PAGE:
I just read about the consolidation of hospitals and medical practices, placing health care in fewer hands. Of course Comcast is set to take over Time Warner Cable, and we hear a lot about Amazon getting too big and throwing its weight around. Housing prices are above what the average earner can afford; it is becoming harder for average workers to qualify for loans or save for a down payment, so many houses that might otherwise be bought by those aspiring to be middle class now go to a variety of entrepreneurs and speculators who can afford them and do with them what they will. In politics money is more and more at the center of campaigns, and that in great part fueled by recent Supreme Court decisions. It seems that in any number of fields, we keep moving into perilous territory, one where only those at the top of the economic ladder can prosper. Here and there, there are signs the trend is being noticed, but too often talk of remedies centers around hot button issues like the 1% or the agenda of the extremes of the political parties mouthing whatever they think will gain attention. Politicians speak of helping the middle class, although helping the middle class may not be possible without addressing the concentration of financial power. Just as I was feeling no one was addressing the problem as a whole, I read an article about capitalism being in crisis and talking about the new buzzword “inclusion.” In the world’s convention centers and auditoriums where bankers and politicians gathers, inclusion refers to what Western industrialized nations seem to be losing, the ability to allow as many as possible to benefit economically as well as participate in political life.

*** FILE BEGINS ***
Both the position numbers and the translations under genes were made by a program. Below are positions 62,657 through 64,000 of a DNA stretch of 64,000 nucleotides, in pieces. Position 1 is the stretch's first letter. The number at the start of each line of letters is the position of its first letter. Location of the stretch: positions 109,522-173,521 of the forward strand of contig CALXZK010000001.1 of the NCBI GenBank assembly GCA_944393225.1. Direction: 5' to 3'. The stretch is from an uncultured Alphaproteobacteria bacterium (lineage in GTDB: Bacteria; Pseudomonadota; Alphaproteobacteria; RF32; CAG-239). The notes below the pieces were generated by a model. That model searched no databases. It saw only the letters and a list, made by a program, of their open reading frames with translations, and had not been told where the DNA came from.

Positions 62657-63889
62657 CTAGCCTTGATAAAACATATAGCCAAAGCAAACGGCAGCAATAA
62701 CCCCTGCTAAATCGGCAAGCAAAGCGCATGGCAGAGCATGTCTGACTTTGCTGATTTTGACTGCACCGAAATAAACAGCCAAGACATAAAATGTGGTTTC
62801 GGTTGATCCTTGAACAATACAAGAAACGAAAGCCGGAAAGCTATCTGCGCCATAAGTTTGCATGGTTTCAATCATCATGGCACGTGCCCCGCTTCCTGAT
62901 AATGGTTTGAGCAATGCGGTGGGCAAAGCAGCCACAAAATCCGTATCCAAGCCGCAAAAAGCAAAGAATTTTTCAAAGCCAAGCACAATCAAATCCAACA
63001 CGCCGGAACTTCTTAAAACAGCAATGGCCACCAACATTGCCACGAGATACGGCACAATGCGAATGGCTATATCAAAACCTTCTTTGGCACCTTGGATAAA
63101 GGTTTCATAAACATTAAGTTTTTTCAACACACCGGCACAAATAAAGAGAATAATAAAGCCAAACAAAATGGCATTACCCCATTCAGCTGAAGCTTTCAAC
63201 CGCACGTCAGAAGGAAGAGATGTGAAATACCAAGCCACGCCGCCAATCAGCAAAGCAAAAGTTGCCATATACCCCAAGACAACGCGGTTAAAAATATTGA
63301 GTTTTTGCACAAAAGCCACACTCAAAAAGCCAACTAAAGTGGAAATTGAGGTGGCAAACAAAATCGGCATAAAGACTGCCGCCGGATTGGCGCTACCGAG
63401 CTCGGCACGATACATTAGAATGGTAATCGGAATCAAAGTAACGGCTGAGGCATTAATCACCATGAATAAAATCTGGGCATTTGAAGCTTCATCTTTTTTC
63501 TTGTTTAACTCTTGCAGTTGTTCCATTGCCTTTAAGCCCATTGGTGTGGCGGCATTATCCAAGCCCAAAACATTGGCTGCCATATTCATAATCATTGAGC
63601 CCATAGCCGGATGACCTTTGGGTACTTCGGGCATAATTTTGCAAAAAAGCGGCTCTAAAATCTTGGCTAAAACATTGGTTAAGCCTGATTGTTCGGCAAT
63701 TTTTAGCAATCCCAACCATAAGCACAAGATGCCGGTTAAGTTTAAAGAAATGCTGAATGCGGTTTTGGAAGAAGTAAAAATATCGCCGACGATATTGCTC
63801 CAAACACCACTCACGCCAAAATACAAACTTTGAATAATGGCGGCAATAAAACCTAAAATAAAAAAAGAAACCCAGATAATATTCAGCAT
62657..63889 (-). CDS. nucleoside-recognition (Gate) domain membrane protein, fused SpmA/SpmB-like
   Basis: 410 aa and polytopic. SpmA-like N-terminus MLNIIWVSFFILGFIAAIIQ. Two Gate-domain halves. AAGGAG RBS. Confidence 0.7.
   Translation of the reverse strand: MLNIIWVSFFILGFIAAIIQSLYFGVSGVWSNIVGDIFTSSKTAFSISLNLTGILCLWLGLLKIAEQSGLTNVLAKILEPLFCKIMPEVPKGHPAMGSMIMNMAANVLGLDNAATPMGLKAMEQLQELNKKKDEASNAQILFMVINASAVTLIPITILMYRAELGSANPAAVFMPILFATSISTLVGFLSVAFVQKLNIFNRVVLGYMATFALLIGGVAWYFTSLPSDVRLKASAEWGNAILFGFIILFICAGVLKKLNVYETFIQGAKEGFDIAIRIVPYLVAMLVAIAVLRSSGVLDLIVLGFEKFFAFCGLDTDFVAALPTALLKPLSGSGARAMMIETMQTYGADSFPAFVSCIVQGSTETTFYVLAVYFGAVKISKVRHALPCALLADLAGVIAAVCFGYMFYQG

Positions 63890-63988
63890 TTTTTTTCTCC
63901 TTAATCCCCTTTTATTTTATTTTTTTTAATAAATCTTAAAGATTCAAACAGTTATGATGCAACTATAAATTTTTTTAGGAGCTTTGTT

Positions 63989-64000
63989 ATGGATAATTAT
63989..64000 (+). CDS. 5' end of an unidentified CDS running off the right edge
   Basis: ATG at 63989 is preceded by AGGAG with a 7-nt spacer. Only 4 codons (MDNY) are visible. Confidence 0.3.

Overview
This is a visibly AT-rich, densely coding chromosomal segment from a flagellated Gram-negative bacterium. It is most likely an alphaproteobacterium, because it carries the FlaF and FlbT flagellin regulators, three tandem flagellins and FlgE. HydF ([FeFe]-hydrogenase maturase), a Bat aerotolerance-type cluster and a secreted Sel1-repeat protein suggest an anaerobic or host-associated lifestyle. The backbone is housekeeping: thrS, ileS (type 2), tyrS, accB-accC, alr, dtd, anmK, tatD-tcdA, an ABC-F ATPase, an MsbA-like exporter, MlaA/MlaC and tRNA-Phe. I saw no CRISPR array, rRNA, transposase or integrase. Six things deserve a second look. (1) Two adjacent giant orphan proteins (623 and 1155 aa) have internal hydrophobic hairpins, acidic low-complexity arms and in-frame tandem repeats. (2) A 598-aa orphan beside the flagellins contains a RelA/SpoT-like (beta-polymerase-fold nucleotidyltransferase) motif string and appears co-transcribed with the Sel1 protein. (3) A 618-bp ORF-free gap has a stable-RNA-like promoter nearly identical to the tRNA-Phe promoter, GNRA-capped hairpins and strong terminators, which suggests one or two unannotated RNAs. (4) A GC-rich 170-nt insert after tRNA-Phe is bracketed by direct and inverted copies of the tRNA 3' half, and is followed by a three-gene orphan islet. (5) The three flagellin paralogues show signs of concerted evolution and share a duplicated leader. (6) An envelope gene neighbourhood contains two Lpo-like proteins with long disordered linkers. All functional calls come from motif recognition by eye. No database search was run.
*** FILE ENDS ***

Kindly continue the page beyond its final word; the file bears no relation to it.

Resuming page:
Looks like there’s hope after all.